Secondly, the virus experience is reinforcing a deep sense of community and solidarity in Scotland, allied to greater use of public intervention in the national interest. In a twinkling of an eye, the Thatcherite-Blairite mantra that state intervention is always bad, bureaucratic and expensive has been buried forever. The insidious cult of private interest – always a brutal lie designed to camouflage corporate greed while turning individuals into consumer units – has evaporated before our eyes.

What does this mean in practical terms? The true raison d’etre for Scottish independence no longer resides in promoting bogus growth for the wealthy few – if it ever did. Instead, post-corona, it lies in safeguarding economic and personal security for every Scot – in building Scottish self-sufficiency in an increasingly dangerous and deranged world. The only way of ensuring we have enough to eat while not destroying our natural environment is for Scotland alone to manage its own land and seas.

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The only certain way to shield our health service from foreign takeover, and keep it fit for purpose, is to deny London the right to interfere in our affairs. The only way to nurture our young, succour our poor, and protect our elderly is to turn Scotland into one giant family.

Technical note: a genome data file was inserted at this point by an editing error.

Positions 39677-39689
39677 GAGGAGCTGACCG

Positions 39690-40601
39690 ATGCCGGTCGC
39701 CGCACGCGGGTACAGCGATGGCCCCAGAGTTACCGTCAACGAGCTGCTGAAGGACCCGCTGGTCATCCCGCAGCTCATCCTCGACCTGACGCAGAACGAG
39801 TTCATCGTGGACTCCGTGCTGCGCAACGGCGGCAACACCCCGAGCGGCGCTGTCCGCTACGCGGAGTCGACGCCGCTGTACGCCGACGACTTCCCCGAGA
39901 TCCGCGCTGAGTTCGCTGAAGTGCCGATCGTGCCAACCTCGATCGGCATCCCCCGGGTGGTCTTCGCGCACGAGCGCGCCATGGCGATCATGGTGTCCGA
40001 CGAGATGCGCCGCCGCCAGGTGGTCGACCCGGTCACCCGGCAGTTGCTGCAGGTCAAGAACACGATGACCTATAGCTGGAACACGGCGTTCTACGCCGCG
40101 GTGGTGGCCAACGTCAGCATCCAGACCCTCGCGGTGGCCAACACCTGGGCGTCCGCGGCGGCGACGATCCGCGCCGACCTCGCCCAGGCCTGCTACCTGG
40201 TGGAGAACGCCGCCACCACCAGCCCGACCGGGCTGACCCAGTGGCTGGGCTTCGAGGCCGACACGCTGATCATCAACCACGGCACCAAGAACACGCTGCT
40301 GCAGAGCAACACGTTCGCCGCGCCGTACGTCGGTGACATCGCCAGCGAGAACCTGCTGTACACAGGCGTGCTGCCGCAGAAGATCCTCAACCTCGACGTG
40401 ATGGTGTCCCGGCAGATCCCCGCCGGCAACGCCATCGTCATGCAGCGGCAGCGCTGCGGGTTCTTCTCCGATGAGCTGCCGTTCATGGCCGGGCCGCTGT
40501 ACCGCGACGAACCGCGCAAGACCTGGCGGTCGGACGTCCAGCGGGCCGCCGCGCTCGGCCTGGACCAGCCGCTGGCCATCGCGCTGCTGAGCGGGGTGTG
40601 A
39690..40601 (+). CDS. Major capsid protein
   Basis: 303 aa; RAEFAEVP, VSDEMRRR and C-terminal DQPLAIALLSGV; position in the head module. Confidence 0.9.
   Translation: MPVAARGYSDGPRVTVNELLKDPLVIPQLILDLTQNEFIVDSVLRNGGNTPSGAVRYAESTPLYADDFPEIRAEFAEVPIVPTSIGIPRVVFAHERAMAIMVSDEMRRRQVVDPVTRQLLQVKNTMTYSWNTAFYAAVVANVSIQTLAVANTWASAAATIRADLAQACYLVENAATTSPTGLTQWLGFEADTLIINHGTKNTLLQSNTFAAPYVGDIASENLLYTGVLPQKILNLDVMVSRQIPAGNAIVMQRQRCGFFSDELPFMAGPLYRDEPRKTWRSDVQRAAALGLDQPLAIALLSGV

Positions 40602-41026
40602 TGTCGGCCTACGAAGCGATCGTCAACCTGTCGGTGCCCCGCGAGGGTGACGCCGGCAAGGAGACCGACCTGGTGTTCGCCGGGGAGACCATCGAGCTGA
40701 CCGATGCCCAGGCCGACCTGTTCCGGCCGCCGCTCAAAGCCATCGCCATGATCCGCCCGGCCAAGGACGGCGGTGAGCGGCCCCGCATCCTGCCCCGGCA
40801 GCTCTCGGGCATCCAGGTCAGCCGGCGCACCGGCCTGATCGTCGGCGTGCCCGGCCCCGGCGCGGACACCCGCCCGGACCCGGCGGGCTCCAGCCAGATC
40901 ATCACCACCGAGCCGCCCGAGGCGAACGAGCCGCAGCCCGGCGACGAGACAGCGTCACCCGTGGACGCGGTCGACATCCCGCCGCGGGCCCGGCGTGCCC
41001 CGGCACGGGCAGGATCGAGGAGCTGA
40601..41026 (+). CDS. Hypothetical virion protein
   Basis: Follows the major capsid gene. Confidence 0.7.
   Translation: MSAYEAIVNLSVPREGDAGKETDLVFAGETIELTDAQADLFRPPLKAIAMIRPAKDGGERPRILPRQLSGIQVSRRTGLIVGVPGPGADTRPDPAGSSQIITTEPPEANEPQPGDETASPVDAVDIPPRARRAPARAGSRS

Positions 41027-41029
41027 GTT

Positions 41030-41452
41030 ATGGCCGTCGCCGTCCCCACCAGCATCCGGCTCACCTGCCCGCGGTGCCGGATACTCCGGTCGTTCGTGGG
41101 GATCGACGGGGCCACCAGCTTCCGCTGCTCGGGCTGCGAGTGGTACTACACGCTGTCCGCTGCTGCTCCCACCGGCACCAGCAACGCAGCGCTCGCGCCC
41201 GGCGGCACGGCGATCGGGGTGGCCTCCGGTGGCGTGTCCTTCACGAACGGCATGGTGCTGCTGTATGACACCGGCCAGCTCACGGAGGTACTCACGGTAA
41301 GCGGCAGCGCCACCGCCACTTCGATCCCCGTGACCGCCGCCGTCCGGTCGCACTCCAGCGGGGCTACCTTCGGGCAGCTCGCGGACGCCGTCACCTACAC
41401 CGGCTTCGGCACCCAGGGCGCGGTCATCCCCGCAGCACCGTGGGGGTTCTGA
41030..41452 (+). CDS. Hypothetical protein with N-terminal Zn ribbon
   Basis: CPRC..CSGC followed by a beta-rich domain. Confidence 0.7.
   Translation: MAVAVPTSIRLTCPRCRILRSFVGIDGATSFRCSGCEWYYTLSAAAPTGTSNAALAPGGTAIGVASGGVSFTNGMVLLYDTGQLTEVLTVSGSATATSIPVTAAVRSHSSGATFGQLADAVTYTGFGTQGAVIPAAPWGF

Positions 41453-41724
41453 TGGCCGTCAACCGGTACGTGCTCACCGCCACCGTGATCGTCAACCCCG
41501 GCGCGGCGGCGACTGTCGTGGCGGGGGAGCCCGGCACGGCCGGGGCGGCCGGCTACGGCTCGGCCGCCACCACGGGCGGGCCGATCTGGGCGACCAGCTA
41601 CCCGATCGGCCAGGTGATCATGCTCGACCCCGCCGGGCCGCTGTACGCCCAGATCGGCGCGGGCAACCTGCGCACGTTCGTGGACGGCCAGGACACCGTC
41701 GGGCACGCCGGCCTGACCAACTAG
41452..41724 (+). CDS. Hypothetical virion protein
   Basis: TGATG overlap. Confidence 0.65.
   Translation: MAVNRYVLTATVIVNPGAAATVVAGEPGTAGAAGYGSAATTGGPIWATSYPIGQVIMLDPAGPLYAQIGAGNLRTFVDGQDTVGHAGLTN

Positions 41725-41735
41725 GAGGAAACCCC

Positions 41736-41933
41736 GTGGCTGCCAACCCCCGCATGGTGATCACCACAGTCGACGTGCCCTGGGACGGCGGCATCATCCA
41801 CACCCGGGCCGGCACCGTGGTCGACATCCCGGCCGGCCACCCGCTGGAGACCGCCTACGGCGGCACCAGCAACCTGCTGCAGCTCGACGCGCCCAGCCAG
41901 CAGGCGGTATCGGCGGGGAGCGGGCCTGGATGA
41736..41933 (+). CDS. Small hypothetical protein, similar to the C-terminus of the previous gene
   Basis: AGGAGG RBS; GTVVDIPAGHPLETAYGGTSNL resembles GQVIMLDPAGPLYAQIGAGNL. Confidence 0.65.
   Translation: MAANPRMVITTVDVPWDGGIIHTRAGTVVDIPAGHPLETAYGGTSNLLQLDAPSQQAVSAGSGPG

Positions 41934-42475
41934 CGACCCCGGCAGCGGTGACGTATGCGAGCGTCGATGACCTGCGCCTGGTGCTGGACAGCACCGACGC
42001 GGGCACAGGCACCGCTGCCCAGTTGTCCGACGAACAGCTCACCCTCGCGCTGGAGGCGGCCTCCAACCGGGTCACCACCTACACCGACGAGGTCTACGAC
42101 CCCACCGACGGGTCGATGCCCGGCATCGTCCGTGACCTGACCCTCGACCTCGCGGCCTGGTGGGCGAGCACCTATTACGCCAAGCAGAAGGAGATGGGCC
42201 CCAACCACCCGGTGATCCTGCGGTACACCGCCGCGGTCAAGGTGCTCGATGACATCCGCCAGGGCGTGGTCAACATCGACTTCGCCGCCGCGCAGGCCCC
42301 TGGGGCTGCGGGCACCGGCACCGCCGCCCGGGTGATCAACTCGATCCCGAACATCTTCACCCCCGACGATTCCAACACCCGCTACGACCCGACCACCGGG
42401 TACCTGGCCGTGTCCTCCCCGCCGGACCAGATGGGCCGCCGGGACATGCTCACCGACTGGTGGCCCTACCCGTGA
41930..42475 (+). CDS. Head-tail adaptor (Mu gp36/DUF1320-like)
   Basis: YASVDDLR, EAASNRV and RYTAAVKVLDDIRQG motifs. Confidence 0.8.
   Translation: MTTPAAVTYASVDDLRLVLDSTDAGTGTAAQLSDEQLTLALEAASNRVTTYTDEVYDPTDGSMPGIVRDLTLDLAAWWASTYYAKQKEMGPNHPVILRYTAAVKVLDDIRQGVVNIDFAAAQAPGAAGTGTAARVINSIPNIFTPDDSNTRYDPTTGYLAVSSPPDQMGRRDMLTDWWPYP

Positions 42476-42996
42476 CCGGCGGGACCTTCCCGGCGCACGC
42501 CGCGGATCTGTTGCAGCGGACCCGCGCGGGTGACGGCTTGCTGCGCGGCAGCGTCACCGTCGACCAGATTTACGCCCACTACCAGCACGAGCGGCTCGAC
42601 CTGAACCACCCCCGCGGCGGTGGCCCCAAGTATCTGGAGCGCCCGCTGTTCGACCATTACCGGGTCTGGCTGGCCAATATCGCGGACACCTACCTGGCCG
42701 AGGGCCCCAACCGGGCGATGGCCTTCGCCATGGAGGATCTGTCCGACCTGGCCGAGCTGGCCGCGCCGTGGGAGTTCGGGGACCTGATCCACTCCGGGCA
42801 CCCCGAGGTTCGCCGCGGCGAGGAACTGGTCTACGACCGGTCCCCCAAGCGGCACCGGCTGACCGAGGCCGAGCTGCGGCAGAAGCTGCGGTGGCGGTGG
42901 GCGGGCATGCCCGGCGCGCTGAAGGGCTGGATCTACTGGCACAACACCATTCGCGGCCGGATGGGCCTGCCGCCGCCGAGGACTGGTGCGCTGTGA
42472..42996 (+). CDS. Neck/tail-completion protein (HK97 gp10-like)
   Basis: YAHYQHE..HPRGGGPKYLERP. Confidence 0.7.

Scotland has the talent, culture, brains and national spirit not just to survive in these uncertain times, but to make a better life for all our citizens

Scots have always been internationalists, and this is no appeal for isolation or autarky. But it is a call for the independence cause to embrace the idea that we need to build a new Scotland based on domestic economic resilience rather than profit; on preserving and actually visiting our own natural heritage rather than subsidising yet more foreign tourism; on building homes from Scots-grown timber rather than imported materials; and on creating a banking system that is locally owned, keeps Scottish savings invested in Scotland, and works for local people not speculators.

And we must do all this by devolving as much of the decision making as possible into the hands of communities, neighbourhoods, islands and villages.

The lesson of the coronavirus is stark. Despite our modern consumer idyll, throwaway fashions and social media, we live in a world where death is only a sneeze away. That should not make us more afraid than we need to be.

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But it should tell us that we need each other to endure and prosper – and that should be our message to our fellow Scots. Scotland has the talent, culture, brains and national spirit not just to survive in these uncertain times, but to make a better life for all our citizens. We wish no ill to anyone; we desire friendship with all. But we are determined to rely on our own capacities.